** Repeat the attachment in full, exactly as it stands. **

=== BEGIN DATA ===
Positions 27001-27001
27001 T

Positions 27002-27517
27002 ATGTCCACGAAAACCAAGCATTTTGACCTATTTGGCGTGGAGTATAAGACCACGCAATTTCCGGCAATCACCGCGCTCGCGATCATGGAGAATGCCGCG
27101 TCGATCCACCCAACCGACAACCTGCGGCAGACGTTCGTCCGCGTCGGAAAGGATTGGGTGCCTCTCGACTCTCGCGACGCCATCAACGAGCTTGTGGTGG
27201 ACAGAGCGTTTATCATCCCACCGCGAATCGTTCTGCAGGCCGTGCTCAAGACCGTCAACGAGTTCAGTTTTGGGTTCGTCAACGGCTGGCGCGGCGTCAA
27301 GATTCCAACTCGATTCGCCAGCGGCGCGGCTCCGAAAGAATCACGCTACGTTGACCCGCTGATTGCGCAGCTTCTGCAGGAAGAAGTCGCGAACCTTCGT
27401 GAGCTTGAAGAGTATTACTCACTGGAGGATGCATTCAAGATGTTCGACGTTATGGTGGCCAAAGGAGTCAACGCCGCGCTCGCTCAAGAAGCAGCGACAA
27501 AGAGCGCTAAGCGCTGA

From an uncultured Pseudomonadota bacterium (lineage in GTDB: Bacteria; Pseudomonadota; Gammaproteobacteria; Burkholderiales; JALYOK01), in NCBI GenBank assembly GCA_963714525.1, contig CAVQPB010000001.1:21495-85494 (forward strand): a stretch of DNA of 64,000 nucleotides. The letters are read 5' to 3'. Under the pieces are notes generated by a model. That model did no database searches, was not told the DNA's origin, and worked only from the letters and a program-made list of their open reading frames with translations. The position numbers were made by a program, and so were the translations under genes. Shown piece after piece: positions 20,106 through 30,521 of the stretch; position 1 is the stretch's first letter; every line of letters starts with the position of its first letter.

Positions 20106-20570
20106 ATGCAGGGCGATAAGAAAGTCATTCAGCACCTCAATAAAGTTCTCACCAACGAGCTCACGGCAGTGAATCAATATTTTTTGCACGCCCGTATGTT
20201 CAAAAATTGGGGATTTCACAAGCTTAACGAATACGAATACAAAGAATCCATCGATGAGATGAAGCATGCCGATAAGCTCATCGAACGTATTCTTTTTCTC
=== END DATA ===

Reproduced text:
Positions 27001-27001
27001 T

Positions 27002-27517
27002 ATGTCCACGAAAACCAAGCATTTTGACCTATTTGGCGTGGAGTATAAGACCACGCAATTTCCGGCAATCACCGCGCTCGCGATCATGGAGAATGCCGCG
27101 TCGATCCACCCAACCGACAACCTGCGGCAGACGTTCGTCCGCGTCGGAAAGGATTGGGTGCCTCTCGACTCTCGCGACGCCATCAACGAGCTTGTGGTGG
27201 ACAGAGCGTTTATCATCCCACCGCGAATCGTTCTGCAGGCCGTGCTCAAGACCGTCAACGAGTTCAGTTTTGGGTTCGTCAACGGCTGGCGCGGCGTCAA
27301 GATTCCAACTCGATTCGCCAGCGGCGCGGCTCCGAAAGAATCACGCTACGTTGACCCGCTGATTGCGCAGCTTCTGCAGGAAGAAGTCGCGAACCTTCGT
27401 GAGCTTGAAGAGTATTACTCACTGGAGGATGCATTCAAGATGTTCGACGTTATGGTGGCCAAAGGAGTCAACGCCGCGCTCGCTCAAGAAGCAGCGACAA
27501 AGAGCGCTAAGCGCTGA

From an uncultured Pseudomonadota bacterium (lineage in GTDB: Bacteria; Pseudomonadota; Gammaproteobacteria; Burkholderiales; JALYOK01), in NCBI GenBank assembly GCA_963714525.1, contig CAVQPB010000001.1:21495-85494 (forward strand): a stretch of DNA of 64,000 nucleotides. The letters are read 5' to 3'. Under the pieces are notes generated by a model. That model did no database searches, was not told the DNA's origin, and worked only from the letters and a program-made list of their open reading frames with translations. The position numbers were made by a program, and so were the translations under genes. Shown piece after piece: positions 20,106 through 30,521 of the stretch; position 1 is the stretch's first letter; every line of letters starts with the position of its first letter.

Positions 20106-20570
20106 ATGCAGGGCGATAAGAAAGTCATTCAGCACCTCAATAAAGTTCTCACCAACGAGCTCACGGCAGTGAATCAATATTTTTTGCACGCCCGTATGTT
20201 CAAAAATTGGGGATTTCACAAGCTTAACGAATACGAATACAAAGAATCCATCGATGAGATGAAGCATGCCGATAAGCTCATCGAACGTATTCTTTTTCTC